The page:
NSCA Winter Forecast Projects Modest Growth for Construction Industry

CEDAR RAPIDS, Iowa — All signs show that the nation’s construction sector continues to experience modest growth and improvement in new construction, renovations, repairs and retrofits, according to the latest installment of the National Systems Contractors Association’s (NSCA) Electronic Systems Outlook report.

The bi-annual forecast provides updated indicators of new business opportunities by tracking new construction starts and renovations in the commercial buildings sector. It also tracks residential construction due to its impact on the new construction of schools, retail facilities, houses of worship, and lodging.

The 2013 winter edition provides a revised look at construction data by markets and systems. Compared to 2012, total commercial construction put in place for 2013 will finish at $352.5 billion, which is down 0.5% from 2012 (and lower than originally predicted). The 2013 summer edition of the Electronic Systems Outlook originally forecasted total commercial construction put in place at $913 billion; the new data in the 2013 winter edition demonstrates why it’s crucial to keep current with industry forecasting and benchmarking data, according to NSCA.

There are a few economic concerns covered in the report that touch all market sectors. The first is the continued decline in public construction and expectations of more as sequestration continues. Second, lenders are still tight with their lending criteria. Consumers are being cautious about increasing their debt load, including their share of public debt with new bond issues for local municipalities.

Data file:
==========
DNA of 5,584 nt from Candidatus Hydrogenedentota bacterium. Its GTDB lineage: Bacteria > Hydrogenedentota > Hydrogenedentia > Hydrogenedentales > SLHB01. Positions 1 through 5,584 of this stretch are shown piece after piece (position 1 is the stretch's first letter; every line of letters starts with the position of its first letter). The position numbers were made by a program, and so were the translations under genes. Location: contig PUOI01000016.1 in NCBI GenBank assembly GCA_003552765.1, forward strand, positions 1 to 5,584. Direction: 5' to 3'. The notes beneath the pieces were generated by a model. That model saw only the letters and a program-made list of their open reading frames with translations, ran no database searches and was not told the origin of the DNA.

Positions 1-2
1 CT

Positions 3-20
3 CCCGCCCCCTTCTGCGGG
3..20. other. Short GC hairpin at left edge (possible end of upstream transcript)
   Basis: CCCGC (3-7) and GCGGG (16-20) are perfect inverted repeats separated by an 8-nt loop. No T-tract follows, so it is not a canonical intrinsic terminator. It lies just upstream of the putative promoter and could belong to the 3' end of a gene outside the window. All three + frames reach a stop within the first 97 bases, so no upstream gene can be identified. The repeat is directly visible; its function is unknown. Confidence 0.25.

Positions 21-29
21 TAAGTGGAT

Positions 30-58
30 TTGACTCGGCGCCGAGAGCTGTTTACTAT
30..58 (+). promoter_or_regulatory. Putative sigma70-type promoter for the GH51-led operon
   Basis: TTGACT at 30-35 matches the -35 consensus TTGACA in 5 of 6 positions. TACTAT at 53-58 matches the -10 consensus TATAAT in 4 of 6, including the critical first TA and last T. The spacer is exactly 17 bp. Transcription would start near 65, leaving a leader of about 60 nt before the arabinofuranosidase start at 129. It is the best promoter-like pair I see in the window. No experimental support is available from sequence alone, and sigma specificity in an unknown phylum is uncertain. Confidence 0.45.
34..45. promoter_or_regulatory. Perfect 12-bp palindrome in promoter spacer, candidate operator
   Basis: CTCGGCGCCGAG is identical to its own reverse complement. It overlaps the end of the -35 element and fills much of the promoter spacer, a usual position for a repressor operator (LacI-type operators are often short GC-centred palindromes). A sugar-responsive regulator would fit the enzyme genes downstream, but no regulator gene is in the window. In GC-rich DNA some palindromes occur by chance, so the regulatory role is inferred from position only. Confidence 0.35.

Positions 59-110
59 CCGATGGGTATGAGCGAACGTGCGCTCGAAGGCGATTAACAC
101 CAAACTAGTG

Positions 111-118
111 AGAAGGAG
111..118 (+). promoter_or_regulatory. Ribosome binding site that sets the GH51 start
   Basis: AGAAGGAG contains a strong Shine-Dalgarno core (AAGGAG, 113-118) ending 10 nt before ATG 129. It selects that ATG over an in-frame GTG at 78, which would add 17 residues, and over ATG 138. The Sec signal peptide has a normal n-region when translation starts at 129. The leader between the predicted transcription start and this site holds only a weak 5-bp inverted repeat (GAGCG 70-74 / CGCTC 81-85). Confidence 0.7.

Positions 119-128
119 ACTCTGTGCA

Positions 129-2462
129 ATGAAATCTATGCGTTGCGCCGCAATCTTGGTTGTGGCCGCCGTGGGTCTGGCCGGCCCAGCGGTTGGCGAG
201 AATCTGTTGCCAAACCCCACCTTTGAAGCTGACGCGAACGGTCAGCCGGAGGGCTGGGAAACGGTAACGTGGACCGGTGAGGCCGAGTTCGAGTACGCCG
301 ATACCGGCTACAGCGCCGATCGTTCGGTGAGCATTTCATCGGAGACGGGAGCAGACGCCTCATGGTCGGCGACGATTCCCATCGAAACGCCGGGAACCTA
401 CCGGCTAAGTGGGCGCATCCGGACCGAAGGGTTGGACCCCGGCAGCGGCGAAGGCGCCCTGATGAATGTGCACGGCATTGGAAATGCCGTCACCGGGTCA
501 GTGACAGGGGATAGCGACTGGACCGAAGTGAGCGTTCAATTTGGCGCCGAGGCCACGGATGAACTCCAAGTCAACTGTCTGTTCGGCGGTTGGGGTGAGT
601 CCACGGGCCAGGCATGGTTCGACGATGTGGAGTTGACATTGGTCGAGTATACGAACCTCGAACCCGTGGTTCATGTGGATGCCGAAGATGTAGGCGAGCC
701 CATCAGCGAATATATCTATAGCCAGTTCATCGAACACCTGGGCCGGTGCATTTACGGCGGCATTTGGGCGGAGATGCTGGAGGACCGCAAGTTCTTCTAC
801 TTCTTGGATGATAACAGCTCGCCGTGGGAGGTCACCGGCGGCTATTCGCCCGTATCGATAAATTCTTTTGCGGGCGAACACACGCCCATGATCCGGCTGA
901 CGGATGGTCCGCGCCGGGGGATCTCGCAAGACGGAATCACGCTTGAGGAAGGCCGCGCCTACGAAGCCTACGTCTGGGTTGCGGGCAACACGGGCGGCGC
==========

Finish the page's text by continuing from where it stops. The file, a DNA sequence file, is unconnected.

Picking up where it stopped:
Overall, electronic systems are increasing in total volume, but show a slight reduction from 2012. The forecast indicates that approximately $19.29 billion were spent in 2013 on electronic systems, down very slightly from the $19.31 billion spent in 2012. The original 2013 forecast expected spending closer to $20.3 billion

“For years, we’ve been following commercial construction reports,” says NSCA Executive Director Chuck Wilson. “We found that the electronic systems industry correlates with these trends. We expect 2014 construction put in place to total near $977 million.”

Systems integrators can use this new outlook report to benchmark their own sales numbers and prepare business valuations. Growth indicators can be used to determine incentive programs, reveal new markets with potential, and appropriately distribute resources.

The NSCA Electronic Systems Outlook is free for members. For non-members, it can be purchased for $349. Nonmembers can also join NSCA for $595 and receive this report as part of their membership package. For more information, visit nsca.org or call (800) 446-6721.

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